Title:
Infant care apron
Kind Code:
A1


Abstract:
An apron has a waist belt to which are attached a front panel having a plurality of pockets thereon and a side pocket on either side of the front panel. The side pockets are attached directly to the belt of the apron not connected to the front panel, so that the side pockets remain vertical with the user in a standing or sitting position allowing a bottle or cordless phone in the side pockets to stay in an upright position when the wearer sits down. The waist belt is secured by tying or by means of a mating hook and loop fastener.



Inventors:
Mrkva, Almedina Imamovich (Matthews, NC, US)
Mrkva, Denis (Matthews, NC, US)
Application Number:
11/165057
Publication Date:
12/28/2006
Filing Date:
06/24/2005
Primary Class:
Other Classes:
224/684
International Classes:
A45F3/00
View Patent Images:
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Primary Examiner:
LARSON, JUSTIN MATTHEW
Attorney, Agent or Firm:
Almedina Imamovich Mrkva (405 Baker Avenue, Clearwater, FL, 33755, US)
Claims:
What is claimed is:

1. An infant care apron device for use by caregivers for babies, the device comprising: a waist encircling elongated means for attaching an apron to a body of a user, a means for securing the apron attaching means around a waist of a user, a front apron attached to the apron attaching means and suspended therefrom, the front apron comprising a sheet of material having an array of storage receptacles for carrying articles used in child care, at least one side receptacle attached to the apron attaching means on a side of a user separately from the front apron so that an item stored in the at least one side receptacle hangs down from the apron attaching means in both a standing and a sitting position of a user so that the item will remain in an upright position at all times and not tip or fall out of the at least one side receptacle.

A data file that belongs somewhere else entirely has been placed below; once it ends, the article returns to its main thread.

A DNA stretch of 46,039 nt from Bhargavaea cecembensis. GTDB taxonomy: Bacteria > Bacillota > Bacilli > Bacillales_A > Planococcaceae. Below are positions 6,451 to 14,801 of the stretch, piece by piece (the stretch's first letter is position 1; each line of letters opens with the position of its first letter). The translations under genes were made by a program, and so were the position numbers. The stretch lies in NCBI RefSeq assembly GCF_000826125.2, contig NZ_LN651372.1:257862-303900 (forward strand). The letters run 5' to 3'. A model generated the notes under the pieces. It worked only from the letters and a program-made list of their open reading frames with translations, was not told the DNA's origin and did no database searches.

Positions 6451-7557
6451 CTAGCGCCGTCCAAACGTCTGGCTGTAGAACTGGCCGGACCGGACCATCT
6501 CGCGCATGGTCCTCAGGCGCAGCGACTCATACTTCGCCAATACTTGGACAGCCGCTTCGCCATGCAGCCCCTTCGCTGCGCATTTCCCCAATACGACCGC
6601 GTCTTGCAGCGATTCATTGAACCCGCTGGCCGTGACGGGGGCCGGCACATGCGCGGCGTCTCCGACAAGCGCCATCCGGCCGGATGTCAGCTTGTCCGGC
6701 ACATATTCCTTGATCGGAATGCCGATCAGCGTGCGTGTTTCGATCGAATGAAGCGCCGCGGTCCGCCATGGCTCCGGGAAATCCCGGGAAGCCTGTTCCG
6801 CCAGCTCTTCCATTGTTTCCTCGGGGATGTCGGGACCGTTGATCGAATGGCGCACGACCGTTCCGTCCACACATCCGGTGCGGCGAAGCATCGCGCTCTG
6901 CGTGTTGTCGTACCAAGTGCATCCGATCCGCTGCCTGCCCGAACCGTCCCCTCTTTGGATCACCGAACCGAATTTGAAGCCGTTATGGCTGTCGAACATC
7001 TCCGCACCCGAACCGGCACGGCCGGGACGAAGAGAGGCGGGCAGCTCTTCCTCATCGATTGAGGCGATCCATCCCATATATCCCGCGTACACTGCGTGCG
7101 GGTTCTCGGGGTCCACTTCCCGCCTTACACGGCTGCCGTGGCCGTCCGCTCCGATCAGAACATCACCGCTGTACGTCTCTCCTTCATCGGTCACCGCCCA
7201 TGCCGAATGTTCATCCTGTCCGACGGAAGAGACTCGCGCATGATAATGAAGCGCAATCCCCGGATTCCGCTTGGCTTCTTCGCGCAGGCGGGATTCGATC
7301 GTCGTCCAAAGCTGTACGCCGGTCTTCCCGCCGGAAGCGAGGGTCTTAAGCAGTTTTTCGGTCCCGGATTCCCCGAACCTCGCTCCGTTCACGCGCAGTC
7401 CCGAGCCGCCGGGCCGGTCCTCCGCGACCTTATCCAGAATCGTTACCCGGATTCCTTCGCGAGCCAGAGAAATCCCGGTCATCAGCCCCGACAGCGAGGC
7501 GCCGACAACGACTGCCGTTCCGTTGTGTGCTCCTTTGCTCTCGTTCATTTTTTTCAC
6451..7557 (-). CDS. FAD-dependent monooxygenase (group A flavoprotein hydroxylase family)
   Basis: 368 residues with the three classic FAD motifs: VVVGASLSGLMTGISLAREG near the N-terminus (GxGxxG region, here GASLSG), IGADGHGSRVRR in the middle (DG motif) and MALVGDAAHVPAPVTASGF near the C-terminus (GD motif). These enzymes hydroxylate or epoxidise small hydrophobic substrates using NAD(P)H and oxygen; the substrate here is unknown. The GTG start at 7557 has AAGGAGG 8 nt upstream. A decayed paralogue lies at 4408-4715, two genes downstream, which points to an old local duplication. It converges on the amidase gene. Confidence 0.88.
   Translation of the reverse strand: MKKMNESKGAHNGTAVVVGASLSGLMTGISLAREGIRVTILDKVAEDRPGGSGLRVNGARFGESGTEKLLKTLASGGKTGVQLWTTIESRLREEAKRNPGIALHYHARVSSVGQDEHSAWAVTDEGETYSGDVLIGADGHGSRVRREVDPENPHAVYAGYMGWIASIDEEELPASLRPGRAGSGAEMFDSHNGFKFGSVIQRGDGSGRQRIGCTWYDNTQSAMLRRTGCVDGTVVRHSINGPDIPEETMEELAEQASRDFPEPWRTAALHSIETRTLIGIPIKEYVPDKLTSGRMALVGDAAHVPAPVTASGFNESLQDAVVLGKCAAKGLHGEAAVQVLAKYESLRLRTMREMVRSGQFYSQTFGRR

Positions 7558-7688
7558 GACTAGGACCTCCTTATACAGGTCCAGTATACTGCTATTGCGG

2. The device of claim 1 wherein the at least one side receptacle comprises a pocket attached to the apron attaching means at a top of the pocket with the pocket suspended vertically down from the apron attaching means on a side of a user.